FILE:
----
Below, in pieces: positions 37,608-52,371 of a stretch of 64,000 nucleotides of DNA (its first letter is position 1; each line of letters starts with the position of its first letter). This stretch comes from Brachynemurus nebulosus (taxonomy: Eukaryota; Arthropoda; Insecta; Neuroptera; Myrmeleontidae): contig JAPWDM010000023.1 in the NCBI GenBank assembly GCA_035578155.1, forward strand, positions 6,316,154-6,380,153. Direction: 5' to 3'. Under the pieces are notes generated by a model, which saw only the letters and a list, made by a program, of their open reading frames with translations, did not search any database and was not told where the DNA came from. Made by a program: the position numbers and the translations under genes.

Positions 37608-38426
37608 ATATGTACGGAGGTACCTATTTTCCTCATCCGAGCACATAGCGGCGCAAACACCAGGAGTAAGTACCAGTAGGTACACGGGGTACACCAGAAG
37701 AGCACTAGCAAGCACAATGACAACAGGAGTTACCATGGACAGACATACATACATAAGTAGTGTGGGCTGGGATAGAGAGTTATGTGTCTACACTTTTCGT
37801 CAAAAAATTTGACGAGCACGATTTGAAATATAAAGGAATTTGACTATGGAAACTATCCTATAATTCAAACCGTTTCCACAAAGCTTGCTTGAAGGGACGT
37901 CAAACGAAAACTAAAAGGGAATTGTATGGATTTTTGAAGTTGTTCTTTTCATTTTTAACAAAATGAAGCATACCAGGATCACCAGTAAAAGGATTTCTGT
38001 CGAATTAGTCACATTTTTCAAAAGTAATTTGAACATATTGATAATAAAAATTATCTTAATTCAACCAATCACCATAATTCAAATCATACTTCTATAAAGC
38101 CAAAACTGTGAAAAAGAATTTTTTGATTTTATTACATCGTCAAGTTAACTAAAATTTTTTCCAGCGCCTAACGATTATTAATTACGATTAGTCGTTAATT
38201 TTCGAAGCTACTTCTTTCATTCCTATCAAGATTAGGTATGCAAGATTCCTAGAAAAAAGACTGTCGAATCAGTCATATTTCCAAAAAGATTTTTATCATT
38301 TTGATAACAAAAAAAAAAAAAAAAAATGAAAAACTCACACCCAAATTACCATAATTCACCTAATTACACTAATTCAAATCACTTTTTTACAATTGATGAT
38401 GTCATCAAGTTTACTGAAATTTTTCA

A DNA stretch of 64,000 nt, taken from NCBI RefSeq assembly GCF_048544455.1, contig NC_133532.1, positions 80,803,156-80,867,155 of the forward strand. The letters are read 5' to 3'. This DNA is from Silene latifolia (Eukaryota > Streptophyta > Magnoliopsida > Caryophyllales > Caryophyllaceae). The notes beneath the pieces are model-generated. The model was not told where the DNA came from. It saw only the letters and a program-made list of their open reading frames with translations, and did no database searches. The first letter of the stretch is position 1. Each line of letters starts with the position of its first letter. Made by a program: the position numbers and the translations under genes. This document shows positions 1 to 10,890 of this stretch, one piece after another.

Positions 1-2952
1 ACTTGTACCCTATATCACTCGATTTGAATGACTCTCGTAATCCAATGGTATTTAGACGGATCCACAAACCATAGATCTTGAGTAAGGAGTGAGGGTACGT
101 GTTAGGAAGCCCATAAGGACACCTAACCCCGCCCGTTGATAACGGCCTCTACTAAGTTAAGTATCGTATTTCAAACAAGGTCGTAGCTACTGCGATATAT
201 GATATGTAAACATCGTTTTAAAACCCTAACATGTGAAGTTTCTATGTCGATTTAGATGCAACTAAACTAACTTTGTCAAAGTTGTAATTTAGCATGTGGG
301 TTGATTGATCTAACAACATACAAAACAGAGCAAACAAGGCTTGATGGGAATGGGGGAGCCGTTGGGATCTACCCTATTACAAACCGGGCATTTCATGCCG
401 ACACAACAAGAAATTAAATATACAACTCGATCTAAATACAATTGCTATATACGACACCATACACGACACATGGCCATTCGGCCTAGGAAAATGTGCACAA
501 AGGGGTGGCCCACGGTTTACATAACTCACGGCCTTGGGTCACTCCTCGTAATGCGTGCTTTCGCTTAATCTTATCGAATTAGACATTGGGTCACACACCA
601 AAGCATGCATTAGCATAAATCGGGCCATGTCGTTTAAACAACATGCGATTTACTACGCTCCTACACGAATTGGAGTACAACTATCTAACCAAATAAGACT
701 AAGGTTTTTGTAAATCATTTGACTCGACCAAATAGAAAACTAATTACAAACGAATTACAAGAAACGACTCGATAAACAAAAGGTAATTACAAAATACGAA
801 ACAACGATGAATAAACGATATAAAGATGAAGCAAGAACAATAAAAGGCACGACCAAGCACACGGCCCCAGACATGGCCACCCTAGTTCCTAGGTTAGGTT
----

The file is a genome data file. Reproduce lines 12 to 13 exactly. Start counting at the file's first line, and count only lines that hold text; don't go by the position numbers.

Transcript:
A DNA stretch of 64,000 nt, taken from NCBI RefSeq assembly GCF_048544455.1, contig NC_133532.1, positions 80,803,156-80,867,155 of the forward strand. The letters are read 5' to 3'. This DNA is from Silene latifolia (Eukaryota > Streptophyta > Magnoliopsida > Caryophyllales > Caryophyllaceae). The notes beneath the pieces are model-generated. The model was not told where the DNA came from. It saw only the letters and a program-made list of their open reading frames with translations, and did no database searches. The first letter of the stretch is position 1. Each line of letters starts with the position of its first letter. Made by a program: the position numbers and the translations under genes. This document shows positions 1 to 10,890 of this stretch, one piece after another.

Positions 1-2952